Salvador Dalí, ‘The Archangel Raphael (AKA The Angel of the Rock, The Angel of Redemption)’, 1945, Robin Rile Fine Art
Salvador Dalí, ‘The Archangel Raphael (AKA The Angel of the Rock, The Angel of Redemption)’, 1945, Robin Rile Fine Art
Salvador Dalí, ‘The Archangel Raphael (AKA The Angel of the Rock, The Angel of Redemption)’, 1945, Robin Rile Fine Art

Accompanied by the original certification of authenticity from Nicolas Descharnes, Ref# d1559_1945 (2018). Salvador Dali's relationship with organized religious was... complex. Growing up in a Spanish household, Catholicism was a central tenet to Dali's matriarchal upbringing. His father, however was a staunch atheist, bringing a tremendous duality to the young artist. As a Spaniard, Dali recognized his lineage as a Moorish descendant, so saints and angels venerated in each the Abrahamic religions of his Spanish homeland (Judaism,
Christianity and Islam) held a particular appeal to him.

The Archangel Raphael, known in Arabic as Isrāfīl (or "the Burning One") is said to have appeared in Cordova, Spain during the 16th century; an event commemorated each year on 7 May, a few days before #Dali's own birthday (11 May). Dali often analogizes his birth as a resurrection of his deceased older brother of the same name. The Angel blows a trumpet from Jerusalem's Dome of the Rock to announce this Day of Resurrection. Raphael then attends to the injured and infirm gathered around a pool of water in Bethesda. "An angel of the Lord descended into the pond; and the water moved. And he went down into the pond and, after the motion of the water, made whole whatsoever infirmity lay under" [John 5:1–4].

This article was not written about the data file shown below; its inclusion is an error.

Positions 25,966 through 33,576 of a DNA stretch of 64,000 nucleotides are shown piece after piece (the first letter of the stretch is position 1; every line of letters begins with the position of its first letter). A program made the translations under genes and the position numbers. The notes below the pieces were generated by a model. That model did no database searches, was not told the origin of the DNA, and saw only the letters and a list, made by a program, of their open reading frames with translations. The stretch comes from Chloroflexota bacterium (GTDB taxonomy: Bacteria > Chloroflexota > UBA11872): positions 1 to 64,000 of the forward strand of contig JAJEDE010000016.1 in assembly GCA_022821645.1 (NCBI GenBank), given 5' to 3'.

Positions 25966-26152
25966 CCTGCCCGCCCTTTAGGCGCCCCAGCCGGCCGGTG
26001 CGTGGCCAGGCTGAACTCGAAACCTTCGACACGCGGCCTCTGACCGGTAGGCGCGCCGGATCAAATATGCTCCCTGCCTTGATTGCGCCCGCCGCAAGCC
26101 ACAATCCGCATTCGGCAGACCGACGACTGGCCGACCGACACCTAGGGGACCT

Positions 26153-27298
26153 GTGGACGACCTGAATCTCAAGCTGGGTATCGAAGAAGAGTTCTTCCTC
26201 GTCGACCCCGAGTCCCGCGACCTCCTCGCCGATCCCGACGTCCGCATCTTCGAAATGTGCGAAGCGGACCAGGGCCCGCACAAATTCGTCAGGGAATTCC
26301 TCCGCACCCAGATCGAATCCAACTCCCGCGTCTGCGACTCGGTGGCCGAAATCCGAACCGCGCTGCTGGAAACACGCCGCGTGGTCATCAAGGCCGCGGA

Because of this act, the angel Raphael became venerated as "Saint Raphael the Archangel", the Patron Saint of nurses; pharmacists and physicians. Dali depicts many aspects of Raphael as both Angel and Saint; tending to the injured in the foreground of this 1945 watercolor, pen and black ink on paper; and trumpeting the resurrection from the dome in the background.

Signature: Signed and dated in watercolor on the lower left "Gala Salvador / Dalí / 1945".

SOLD Sotheby's London, 13/03/1973, "Galliera", lot 11.; SOLD Hotel des Ventes Enghien, 13/12/1981, lot 145.;
SOLD Christie’s NY, 15/11/1989, "Mary 6958", lot 7.;
Private collection, Barcelona.; Private Collection, Europe.

About Salvador Dalí

Salvador Dalí was a leading proponent of Surrealism, the 20-century avant-garde movement that sought to release the creative potential of the unconscious through strange, dream-like imagery. “Surrealism is destructive, but it destroys only what it considers to be shackles limiting our vision,” he said. Dalí is specially credited with the innovation of “paranoia-criticism,” a philosophy of art making he defined as “irrational understanding based on the interpretive-critical association of delirious phenomena.” In addition to meticulously painting fantastic compositions, such as The Accommodations of Desire (1929) and the melting clocks in his famed The Persistence of Memory (1931), Dalí was a prolific writer and early filmmaker, and cultivated an eccentric public persona with his flamboyant mustache, pet ocelot, and outlandish behavior and quips. “Each morning when I awake, I experience again a supreme pleasure,” he once said. “That of being Salvador Dalí.”

Spanish, 1904-1989, Figueres, Spain